“The accomplishment of this goal within the next ten years is not only critical for the region to effectively compete with other regions for residents and businesses, but also to provide an amenity for everyone in Acadiana to enjoy.”
Education Superintendent John White says a continued push to try to keep Louisiana from using tests associated with the Common Core education standards are creating "a state of chaos" for public school teachers.
Gov. Bobby Jindal's plan to use $210 million in surplus and one-time money to help balance next year's budget received the backing Thursday of the State Bond Commission, support that was needed for the maneuver to work.
State wildlife and fisheries agents have arrested a 39-year-old man accused of stealing crawfish.
An East Feliciana Parish lawmaker has jettisoned his proposal to make it harder for a condemned prisoner to appeal a death sentence.
Senators advanced a proposal Wednesday that would let the governor remove New Orleans-area levee board members for violating what he considers to be public policy, despite concerns it would introduce political meddling into state flood protection.
The Lafayette City-Parish Council on Tuesday will vote on a resolution that if approved would clear the way for a December ballot proposition asking voters to approve a 1-cent sales tax parishwide to help fund the construction of a new terminal at Lafayette Regional Airport.
Just days before the fourth anniversary of the 2010 Deepwater Horizon disaster and oil spill, the Coast Guard has moved cleanup of Louisiana's coast to a new phase, allowing BP to end its "active" efforts in the area.
Legislators still must leave their guns at the door of the Louisiana Capitol.
Sen. Fred Mills may have an "R" behind his name, but his actions in the Louisiana Legislature transcend the established boundaries of his party.
The Louisiana House overwhelmingly rejected a repeal of the state's unconstitutional anti-sodomy law Tuesday.
The Louisiana Senate sided with Gov. Bobby Jindal and the oil industry Tuesday, agreeing to void a lawsuit that a south Louisiana flood board filed against more than 90 oil and gas companies for coastal damage.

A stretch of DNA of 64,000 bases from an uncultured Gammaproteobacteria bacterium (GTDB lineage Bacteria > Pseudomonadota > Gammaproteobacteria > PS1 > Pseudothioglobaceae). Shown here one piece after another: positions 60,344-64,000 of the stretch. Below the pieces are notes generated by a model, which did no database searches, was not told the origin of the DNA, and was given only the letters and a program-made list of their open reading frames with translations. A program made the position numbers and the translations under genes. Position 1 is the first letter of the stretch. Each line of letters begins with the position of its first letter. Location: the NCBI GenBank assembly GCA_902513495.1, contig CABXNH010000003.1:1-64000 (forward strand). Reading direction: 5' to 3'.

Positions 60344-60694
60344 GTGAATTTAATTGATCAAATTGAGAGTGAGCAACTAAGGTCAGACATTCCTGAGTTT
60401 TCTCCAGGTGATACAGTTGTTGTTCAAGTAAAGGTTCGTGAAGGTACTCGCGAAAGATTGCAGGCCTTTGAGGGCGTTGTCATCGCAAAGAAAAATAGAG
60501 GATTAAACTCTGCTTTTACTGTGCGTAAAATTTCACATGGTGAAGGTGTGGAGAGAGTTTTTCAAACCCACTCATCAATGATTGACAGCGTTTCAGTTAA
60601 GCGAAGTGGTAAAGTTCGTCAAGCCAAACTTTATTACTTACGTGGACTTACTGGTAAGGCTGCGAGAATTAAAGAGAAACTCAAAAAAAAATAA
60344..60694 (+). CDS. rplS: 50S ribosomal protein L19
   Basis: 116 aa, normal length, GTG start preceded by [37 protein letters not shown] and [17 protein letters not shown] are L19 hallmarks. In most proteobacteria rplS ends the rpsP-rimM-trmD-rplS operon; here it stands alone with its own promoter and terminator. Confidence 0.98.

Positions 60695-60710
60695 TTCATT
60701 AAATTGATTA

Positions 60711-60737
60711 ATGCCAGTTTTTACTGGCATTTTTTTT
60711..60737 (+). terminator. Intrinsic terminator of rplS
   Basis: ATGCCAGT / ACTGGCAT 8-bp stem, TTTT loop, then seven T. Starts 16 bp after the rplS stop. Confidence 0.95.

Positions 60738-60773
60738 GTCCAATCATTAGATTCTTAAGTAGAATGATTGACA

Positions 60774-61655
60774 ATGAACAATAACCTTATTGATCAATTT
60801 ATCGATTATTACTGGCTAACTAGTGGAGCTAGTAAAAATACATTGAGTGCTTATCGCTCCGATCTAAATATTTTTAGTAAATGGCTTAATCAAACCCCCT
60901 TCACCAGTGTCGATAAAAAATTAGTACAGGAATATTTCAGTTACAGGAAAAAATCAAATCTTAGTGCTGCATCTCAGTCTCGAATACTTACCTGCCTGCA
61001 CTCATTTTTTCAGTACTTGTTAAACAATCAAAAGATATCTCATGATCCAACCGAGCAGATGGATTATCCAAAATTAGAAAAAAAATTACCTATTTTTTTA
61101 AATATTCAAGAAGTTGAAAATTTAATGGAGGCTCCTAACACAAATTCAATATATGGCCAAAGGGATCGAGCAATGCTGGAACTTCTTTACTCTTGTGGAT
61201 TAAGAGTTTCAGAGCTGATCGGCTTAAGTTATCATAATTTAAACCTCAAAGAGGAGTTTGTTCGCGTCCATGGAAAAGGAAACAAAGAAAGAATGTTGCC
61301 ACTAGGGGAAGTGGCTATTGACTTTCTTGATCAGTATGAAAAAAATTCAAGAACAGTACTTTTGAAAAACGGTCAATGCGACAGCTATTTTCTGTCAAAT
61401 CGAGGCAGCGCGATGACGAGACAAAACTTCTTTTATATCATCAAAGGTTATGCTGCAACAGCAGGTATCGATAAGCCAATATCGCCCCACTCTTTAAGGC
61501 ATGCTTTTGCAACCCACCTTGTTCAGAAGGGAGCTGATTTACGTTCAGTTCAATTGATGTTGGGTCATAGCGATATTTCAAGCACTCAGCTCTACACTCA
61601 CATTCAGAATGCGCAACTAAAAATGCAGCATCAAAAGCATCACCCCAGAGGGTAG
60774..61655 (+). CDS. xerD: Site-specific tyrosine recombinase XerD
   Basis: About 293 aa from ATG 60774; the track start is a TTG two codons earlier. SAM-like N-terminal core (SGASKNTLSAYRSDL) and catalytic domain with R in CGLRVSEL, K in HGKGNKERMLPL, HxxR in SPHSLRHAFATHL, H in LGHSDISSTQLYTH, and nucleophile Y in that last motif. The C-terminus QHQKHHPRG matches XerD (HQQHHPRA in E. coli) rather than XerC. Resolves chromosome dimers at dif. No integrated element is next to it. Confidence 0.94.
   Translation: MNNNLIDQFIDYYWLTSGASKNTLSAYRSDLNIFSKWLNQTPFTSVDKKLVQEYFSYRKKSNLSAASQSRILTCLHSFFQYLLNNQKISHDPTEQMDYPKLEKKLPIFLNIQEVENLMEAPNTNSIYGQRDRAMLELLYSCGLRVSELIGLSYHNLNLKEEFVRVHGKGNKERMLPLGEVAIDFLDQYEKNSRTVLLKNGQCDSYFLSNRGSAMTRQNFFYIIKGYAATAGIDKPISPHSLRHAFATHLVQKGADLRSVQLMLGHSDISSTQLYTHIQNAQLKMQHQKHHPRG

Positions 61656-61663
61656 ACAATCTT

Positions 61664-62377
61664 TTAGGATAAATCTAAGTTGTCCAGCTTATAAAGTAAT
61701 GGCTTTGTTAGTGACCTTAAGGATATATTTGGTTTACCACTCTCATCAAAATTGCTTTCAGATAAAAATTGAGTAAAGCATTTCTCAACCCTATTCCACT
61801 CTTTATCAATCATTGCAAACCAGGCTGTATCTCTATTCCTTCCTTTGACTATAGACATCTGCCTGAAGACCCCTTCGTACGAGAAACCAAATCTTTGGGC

Acadian rep notifies would-be supporters that an April 25 fundraiser for the embattled U.S. rep won’t go on as planned.
While it isn’t all too unusual for public bodies to have hired security present during meetings, the LPSB’s push to do so is arguably a response to the antics of one board member.
“I’m running. Why would I be raising all this money? Just to have to return it to people?”
With incumbent U.S. Sen. Mary Landrieu watching from afar, and with a united Democratic Party in her corner, the fight to get the GOP officially behind Congressman Bill Cassidy is gaining just as much momentum as it is hushed controversy.
15th Judicial District Judge Durwood Conque has announced that he will not seek re-election after 27 years on the bench.
The controversial standardized tests are set to be used in third-grade through eighth-grade public school classrooms next year.
The Louisiana Senate has agreed to prohibit unmanned aircraft from flying over chemical plants, water treatment systems, telecommunications networks and other items considered "critical infrastructure" in Louisiana.
It didn’t take long for KATC TV 3 to jump all over the news of a dead body found in Girard Park, but in its rush to produce headlines, the local TV station got sloppy.
An unholy trinity of civil-society upheavalers whose first names are not Conner, Tanner or Logan are facing charges in Eunice.